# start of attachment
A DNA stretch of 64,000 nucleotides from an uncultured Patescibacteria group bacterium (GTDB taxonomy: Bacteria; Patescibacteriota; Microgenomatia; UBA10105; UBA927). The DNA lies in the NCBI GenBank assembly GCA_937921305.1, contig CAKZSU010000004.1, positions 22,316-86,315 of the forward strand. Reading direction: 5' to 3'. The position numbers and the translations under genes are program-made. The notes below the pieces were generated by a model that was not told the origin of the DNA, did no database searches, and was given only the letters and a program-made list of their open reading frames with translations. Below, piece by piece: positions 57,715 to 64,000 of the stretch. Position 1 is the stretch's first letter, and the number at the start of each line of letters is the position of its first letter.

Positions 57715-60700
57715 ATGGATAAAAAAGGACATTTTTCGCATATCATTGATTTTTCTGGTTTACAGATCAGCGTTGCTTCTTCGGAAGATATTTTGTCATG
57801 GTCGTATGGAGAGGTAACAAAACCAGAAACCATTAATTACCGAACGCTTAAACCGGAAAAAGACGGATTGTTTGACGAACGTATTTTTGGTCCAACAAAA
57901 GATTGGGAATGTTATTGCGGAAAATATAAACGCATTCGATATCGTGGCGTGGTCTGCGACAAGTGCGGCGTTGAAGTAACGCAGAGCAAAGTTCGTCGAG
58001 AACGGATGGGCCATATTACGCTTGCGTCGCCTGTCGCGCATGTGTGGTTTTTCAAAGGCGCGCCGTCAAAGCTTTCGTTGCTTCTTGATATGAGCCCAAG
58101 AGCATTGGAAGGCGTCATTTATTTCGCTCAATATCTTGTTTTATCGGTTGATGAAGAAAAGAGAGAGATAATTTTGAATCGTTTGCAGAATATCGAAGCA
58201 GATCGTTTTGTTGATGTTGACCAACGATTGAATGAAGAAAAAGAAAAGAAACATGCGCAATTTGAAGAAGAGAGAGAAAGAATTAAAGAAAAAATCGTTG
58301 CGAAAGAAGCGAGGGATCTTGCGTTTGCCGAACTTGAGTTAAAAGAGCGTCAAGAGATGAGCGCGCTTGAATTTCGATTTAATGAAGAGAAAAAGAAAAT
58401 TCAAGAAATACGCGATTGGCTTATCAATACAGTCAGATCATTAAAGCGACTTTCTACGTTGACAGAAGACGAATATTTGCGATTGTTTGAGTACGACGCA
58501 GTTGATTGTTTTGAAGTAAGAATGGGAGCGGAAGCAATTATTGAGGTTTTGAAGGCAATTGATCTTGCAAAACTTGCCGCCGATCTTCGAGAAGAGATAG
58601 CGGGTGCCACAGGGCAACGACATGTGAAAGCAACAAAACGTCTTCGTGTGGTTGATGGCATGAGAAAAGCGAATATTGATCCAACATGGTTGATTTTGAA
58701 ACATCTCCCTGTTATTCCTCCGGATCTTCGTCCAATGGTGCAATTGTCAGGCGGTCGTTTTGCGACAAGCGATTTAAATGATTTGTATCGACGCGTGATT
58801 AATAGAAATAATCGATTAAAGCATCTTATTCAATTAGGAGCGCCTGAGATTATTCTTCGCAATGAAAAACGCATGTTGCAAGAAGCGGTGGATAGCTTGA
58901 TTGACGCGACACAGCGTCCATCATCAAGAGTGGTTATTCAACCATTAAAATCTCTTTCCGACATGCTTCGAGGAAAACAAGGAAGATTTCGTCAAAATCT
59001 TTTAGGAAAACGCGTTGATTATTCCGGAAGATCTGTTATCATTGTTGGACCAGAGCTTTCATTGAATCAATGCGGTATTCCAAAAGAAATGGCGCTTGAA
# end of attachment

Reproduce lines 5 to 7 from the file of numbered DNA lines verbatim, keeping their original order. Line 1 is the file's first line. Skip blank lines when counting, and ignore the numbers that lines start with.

57901 GATTGGGAATGTTATTGCGGAAAATATAAACGCATTCGATATCGTGGCGTGGTCTGCGACAAGTGCGGCGTTGAAGTAACGCAGAGCAAAGTTCGTCGAG
58001 AACGGATGGGCCATATTACGCTTGCGTCGCCTGTCGCGCATGTGTGGTTTTTCAAAGGCGCGCCGTCAAAGCTTTCGTTGCTTCTTGATATGAGCCCAAG
58101 AGCATTGGAAGGCGTCATTTATTTCGCTCAATATCTTGTTTTATCGGTTGATGAAGAAAAGAGAGAGATAATTTTGAATCGTTTGCAGAATATCGAAGCA